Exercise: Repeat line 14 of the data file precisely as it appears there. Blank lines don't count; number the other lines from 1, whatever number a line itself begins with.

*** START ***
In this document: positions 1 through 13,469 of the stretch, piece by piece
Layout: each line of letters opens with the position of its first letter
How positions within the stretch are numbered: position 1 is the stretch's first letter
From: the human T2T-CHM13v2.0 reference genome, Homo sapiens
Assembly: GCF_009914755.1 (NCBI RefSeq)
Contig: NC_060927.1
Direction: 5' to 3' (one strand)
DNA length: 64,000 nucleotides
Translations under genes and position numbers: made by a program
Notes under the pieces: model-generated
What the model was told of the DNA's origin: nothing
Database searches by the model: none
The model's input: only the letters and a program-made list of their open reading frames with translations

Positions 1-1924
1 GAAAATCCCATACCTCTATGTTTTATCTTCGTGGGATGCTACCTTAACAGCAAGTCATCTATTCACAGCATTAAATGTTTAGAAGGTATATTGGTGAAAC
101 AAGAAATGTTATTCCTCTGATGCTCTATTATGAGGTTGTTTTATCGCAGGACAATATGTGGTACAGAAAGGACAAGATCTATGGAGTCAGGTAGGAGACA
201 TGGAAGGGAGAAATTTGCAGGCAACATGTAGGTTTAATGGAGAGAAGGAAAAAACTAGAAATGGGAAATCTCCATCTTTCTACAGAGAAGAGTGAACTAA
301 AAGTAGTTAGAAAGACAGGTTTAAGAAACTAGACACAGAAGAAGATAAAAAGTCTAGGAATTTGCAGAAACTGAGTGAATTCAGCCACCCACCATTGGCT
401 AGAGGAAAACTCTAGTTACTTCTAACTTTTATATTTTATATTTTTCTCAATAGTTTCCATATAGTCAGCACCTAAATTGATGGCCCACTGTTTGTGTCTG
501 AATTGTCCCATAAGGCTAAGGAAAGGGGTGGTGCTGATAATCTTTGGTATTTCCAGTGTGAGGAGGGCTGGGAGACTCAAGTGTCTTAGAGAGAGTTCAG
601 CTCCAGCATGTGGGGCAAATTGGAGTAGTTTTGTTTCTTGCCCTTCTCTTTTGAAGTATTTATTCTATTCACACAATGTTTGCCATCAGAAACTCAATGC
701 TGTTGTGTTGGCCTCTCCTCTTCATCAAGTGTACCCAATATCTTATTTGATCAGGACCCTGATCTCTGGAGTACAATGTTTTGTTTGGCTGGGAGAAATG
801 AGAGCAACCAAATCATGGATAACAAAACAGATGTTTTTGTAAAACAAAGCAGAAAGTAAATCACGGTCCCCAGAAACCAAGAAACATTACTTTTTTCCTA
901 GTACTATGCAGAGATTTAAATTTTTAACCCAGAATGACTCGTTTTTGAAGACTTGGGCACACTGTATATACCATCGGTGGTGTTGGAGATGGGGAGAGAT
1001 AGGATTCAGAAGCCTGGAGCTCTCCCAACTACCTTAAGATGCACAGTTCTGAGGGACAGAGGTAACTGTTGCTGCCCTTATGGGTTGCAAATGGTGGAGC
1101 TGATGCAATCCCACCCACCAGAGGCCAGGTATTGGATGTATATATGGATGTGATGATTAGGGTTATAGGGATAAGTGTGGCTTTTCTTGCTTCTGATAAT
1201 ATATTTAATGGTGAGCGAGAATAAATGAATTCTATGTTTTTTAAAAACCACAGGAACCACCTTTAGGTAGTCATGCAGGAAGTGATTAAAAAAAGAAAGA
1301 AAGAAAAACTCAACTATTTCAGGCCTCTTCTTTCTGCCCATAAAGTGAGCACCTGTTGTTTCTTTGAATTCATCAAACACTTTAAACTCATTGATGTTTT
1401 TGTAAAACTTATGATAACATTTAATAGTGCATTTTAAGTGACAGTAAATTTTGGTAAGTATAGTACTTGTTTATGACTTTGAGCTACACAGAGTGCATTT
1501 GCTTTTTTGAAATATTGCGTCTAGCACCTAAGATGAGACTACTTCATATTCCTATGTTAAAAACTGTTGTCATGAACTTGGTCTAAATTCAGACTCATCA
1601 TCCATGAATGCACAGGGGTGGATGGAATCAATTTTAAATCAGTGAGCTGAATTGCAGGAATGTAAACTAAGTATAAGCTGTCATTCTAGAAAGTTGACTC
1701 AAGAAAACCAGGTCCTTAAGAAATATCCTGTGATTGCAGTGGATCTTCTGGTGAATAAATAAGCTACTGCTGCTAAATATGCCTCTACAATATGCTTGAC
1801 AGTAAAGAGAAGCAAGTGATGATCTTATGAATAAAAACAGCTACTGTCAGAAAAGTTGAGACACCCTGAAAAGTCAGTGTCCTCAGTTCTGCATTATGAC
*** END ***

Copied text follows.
Positions 1-1924